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Times Critics’ Top Books of 2021

THE LOFT GENERATION: From the de Koonings to Twombly: Portraits and Sketches 1942-2011, by Edith Schloss. Edited by Mary Venturini. (Farrar, Straus & Giroux.) The German American writer and artist Edith Schloss’s memoir was discovered in rough-draft form after her death in 2011, and it’s been polished into a glowing jewel of a book. It recalls a Who’s Who of art-world characters, including Willem and Elaine de Kooning, Leo Castelli and Merce Cunningham. “All five senses are shaken awake” by the book, Jacobs wrote. “If nostalgia is a sixth and often fogging sense, it is absent in a book that feels manifestly present, clear and alive even while describing the past.”

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THE RIGHT TO SEX: Feminism in the Twenty-First Century, by Amia Srinivasan. (Farrar, Straus & Giroux.) In these rigorous essays, Amia Srinivasan wants nothing less, she writes, than “to remake the political critique of sex for the 21st century.” This is fraught terrain, and she treads it with determination and skill, writing about pornography and the internet, misogyny and violence, capitalism and incarceration. She also makes space for ambivalence, idiosyncrasy, autonomy and choice. “Srinivasan has written a compassionate book. She has also written a challenging one,” Szalai said. “She coaxes our imaginations out of the well-worn grooves of the existing order.”

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THE EMPATHY DIARIES: A Memoir, by Sherry Turkle. (Penguin Press.) In this warm, intimate memoir, the clinical psychologist Sherry Turkle writes about her childhood in postwar Brooklyn; Radcliffe and Harvard in the late 1960s, when she was an undergraduate; and Paris in the early 1970s, where she studied the work of (and got to know) the psychoanalyst Jacques Lacan. This is “a beautiful book,” Garner wrote. “It has gravity and grace; it’s as inexorable as a fable; it drills down into the things that make a life.”

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PESSOA: A Biography, by Richard Zenith. (Liveright.) Fernando Pessoa, the Portuguese poet, critic, translator, mystic and giant of modernism, published a few books that went mostly unnoticed during his lifetime. After his death in 1935, a trunk was discovered, brimming with his true life’s work, written not only by Pessoa but by a flock of his personas (he created dozens of them, including a doctor, a classicist, a bisexual poet, a monk, a lovesick teenage girl). Zenith’s book is “mammoth, definitive and sublime,” Sehgal wrote. He has “written the only kind of biography of Pessoa truly permissible, an account of a life that plucks at the very borders and burdens of the notion of a self.”

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SECOND PLACE, by Rachel Cusk. (Farrar, Straus & Giroux.) Rachel Cusk’s first novel since she concluded her acclaimed Outline trilogy is about M, a sharply observant middle-age writer who lives with her second husband on a remote piece of property. She invites L, a famous younger painter whose work she admires, to come and stay in their “second place,” a cabin that’s an artist’s retreat of sorts. L arrives with a beautiful young girlfriend in tow, and the novel becomes a swirling hothouse. “It’s as if Cusk has been reading Joyce Carol Oates’s best novels,” Garner wrote. “She digs into the gothic core of family and romantic entanglements.”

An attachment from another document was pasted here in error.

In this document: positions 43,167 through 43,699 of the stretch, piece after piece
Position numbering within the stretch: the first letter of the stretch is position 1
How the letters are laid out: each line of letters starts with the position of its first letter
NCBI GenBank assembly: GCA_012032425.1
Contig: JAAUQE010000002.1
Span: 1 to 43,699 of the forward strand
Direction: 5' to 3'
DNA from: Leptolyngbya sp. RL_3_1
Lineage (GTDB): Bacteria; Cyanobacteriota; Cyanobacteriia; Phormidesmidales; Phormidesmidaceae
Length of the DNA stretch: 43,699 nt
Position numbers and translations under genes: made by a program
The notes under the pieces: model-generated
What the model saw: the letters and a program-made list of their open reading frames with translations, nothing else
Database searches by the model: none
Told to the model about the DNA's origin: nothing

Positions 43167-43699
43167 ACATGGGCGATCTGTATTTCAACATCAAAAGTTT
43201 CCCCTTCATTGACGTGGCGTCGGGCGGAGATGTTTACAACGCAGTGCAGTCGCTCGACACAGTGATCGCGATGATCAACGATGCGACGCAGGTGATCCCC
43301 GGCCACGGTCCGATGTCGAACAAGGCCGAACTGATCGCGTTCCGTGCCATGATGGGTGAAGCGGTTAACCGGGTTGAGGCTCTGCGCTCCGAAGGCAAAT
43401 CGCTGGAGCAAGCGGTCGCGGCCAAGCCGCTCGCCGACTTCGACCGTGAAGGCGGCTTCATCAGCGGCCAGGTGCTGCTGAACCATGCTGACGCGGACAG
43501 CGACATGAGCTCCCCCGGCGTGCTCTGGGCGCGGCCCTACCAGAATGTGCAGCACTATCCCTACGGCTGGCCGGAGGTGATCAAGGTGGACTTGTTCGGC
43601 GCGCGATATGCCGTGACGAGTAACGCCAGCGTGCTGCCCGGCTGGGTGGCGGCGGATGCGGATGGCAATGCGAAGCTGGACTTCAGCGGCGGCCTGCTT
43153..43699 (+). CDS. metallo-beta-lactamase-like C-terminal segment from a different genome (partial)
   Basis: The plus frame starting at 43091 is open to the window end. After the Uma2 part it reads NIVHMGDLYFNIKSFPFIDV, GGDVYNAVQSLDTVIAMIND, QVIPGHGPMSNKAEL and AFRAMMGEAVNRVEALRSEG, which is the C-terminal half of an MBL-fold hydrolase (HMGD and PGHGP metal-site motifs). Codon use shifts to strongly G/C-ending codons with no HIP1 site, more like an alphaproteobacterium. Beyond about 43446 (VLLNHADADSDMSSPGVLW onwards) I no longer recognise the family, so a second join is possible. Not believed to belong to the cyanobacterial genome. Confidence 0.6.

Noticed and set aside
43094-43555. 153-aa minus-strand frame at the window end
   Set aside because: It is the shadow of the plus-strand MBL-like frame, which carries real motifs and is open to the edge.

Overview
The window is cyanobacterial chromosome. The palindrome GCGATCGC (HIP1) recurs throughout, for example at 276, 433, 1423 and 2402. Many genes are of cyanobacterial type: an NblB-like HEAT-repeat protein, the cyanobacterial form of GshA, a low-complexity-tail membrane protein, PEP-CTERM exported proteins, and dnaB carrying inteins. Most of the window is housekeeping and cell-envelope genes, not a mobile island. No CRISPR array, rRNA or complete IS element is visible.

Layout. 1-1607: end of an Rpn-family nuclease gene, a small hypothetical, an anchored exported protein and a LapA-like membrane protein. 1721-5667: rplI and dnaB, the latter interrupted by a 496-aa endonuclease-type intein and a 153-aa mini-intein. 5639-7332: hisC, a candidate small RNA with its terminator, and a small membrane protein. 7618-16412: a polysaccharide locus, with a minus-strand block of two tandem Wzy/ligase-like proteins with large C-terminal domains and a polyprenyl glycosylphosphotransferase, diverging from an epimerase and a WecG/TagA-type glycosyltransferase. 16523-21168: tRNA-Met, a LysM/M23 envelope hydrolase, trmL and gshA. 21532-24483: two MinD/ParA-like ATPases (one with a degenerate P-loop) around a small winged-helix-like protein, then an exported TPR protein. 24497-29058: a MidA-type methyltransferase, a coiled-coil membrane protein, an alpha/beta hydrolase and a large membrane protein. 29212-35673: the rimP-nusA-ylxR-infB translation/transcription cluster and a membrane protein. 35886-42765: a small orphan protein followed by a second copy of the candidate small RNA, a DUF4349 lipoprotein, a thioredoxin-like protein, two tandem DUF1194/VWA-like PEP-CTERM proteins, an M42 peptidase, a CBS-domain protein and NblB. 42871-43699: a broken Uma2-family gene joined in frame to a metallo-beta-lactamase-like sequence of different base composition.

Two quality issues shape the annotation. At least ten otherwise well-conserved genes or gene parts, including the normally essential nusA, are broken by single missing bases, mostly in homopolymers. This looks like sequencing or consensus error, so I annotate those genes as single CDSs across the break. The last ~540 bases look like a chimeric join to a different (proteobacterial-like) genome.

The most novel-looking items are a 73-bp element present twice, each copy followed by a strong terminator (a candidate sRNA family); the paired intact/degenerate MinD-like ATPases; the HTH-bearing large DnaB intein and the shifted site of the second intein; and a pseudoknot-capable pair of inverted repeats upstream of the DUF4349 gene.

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PLAYLIST FOR THE APOCALYPSE: Poems, by Rita Dove. (Norton.) Rita Dove’s new collection is about the weight of American history, and it’s also about mortality. It’s the first time she has publicly acknowledged that she has had a form of multiple sclerosis for more than 20 years. Some of these poems address health troubles. Some are about Martin Luther King Jr., Robert F. Kennedy, Muhammad Ali and Barack Obama. Garner called the poems “among her best,” and wrote: “Dove’s books derive their force from how she so deftly stirs the everyday — insomnia, TV movies, Stilton cheese, rattling containers of pills — into her world of ideas and intellection, in poems that are by turns delicate, witty and audacious.”

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CROSSROADS, by Jonathan Franzen. (Farrar, Straus & Giroux.) Jonathan Franzen’s new novel, which starts a trilogy, is set in suburban Chicago. At its center are the Hildebrandts, another of the author’s seemingly solid Midwestern families. The patriarch, Russ Hildebrandt, is the local church’s idealistic associate pastor. Throughout the novel each of the major characters suffer crises of faith and of morality. “It’s a mellow, marzipan-hued ’70s-era heartbreaker,” Garner wrote. It’s “warmer than anything he’s yet written, wider in its human sympathies, weightier of image and intellect. If I missed some of the acid of his earlier novels, well, this one has powerful compensations.”

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